Former prime minister of Somalia visits Minneapolis with hopeful outlook
ByKelsey Shirriff February 11, 2013
Monday, February 11, 2013-The former prime minister of Somalia, who oversaw the drafting of the new constitution and helped lead the country toward stabilization, visited Minneapolis over the weekend.
Abdiweli Mohamed Ali, who led the country from 2011 to 2012, conducted forums in English and Somali on Friday and Saturday, focusing on his personal account of ending the transitional government and his hopes for the country’s future.
Ali’s visit highlights the stabilization of the East African country in recent years and the optimism of Somali-Americans to return and contribute.
“This ushers a new era and a new beginning for the country,” he said in English to a diverse crowd at the University of Minnesota’s Humphrey School of Public Affairs on Friday night. “Hopefully this will also bring a substantive to the morale and material being of the Somali people.”
The former prime minister’s visit comes about three weeks after a visit from current Somali President Hassan Sheikh Mohamud, as well as the United States’ decision to officially recognize the Somali government for the first time since 1991.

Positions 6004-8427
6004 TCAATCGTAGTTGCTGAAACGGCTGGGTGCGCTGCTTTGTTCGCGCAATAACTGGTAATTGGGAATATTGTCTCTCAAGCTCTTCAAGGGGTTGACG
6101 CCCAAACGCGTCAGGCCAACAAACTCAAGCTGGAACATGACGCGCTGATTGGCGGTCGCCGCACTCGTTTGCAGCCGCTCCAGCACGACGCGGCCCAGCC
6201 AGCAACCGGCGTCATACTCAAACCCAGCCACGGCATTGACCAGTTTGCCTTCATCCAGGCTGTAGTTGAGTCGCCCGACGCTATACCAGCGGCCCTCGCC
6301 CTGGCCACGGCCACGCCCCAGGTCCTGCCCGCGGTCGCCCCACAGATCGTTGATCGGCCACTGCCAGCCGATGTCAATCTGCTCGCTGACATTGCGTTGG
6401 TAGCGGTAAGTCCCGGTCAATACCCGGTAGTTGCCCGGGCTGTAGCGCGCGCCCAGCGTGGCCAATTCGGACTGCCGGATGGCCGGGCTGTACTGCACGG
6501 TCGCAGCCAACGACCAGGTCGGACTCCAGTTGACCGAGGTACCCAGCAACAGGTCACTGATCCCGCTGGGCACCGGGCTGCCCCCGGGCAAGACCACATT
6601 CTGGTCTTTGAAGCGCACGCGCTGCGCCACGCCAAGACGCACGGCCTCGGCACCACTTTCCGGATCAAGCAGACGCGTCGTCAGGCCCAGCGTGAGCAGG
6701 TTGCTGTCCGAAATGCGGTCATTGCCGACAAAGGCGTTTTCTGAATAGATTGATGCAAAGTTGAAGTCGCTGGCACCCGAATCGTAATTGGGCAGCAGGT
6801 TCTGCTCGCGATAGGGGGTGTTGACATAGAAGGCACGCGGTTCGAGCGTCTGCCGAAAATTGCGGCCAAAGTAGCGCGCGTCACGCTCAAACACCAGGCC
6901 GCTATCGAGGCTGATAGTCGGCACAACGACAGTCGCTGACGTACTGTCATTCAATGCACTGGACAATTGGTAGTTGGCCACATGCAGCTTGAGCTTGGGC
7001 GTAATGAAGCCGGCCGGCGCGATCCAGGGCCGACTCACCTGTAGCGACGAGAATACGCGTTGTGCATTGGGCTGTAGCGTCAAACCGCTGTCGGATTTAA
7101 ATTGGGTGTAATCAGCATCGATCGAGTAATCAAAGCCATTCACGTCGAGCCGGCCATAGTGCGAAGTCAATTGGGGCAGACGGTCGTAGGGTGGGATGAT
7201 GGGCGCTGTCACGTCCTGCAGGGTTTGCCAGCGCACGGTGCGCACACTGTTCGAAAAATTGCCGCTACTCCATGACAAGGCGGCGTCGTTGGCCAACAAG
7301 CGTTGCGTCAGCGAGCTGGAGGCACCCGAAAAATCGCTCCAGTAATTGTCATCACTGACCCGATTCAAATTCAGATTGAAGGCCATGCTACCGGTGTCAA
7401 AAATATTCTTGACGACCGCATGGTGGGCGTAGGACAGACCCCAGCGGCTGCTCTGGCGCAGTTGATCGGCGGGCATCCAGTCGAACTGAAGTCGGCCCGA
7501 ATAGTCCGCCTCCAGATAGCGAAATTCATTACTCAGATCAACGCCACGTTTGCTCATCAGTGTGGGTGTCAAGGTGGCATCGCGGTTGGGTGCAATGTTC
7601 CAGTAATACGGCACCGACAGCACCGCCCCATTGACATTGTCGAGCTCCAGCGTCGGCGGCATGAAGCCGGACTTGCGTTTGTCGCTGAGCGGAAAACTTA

Ali is considered by many to be responsible for enacting a permanent government in a country that for many years had fallen into lawlessness.
“He’s one of the intellectual giants of the Somali diaspora, and it’s good to have him in Minnesota,” said Abdulkadir Warsame, executive director of the Riverside Plaza Tenants Association. “It means a great deal — he’s a historic figure now.”
Somalia has had several transitional administrations since 2004. Ali was appointed as prime minister in June 2011 and set up a timetable for drafting a constitution, which was approved in August 2012. It was quickly followed by the U.N.-backed formation of the Somali parliament and the election of the current president.
The armed extremist group al-Shabab, which controlled most of the nation for nearly two decades, left Mogadishu, the capital city, in 2011. The government has since pushed the militants out of 90 percent of major towns in southern Somalia, Ali said.
Hamid Ali Masheye, who was Somalia’s State Minister for Foreign Affairs under Ali, said the past few years have filled Somalis with hope.
“All Somalis are expecting development,” he said. “And also they are expecting to use the resources of the country for the welfare of the Somali people.”
Masheye said those who have lived in the U.S. and acquired skills and education could go back and help Somalia’s renewal.
“The people that live here, they have two countries now — the United States and Somalia,” he said.
Zeynab Egale, a global studies senior at the University, said she already bought her ticket to go back after she graduates in May.
“I left in 1992, but I have a favorite memory of a beautiful place, and I still have that picture,” she said. “That’s why I want to go back to see if that picture in my mind confirms reality.”
Warsame said the permanent government is a new dawn for Somalis looking for the opportunity to reclaim their heritage. But for many Somali-Americans, the ties to both countries are equally emotional.
“America is our home; we will never leave America,” he said, “just like we can never leave our Somali identity.”
—The Associated Press contributed to this report.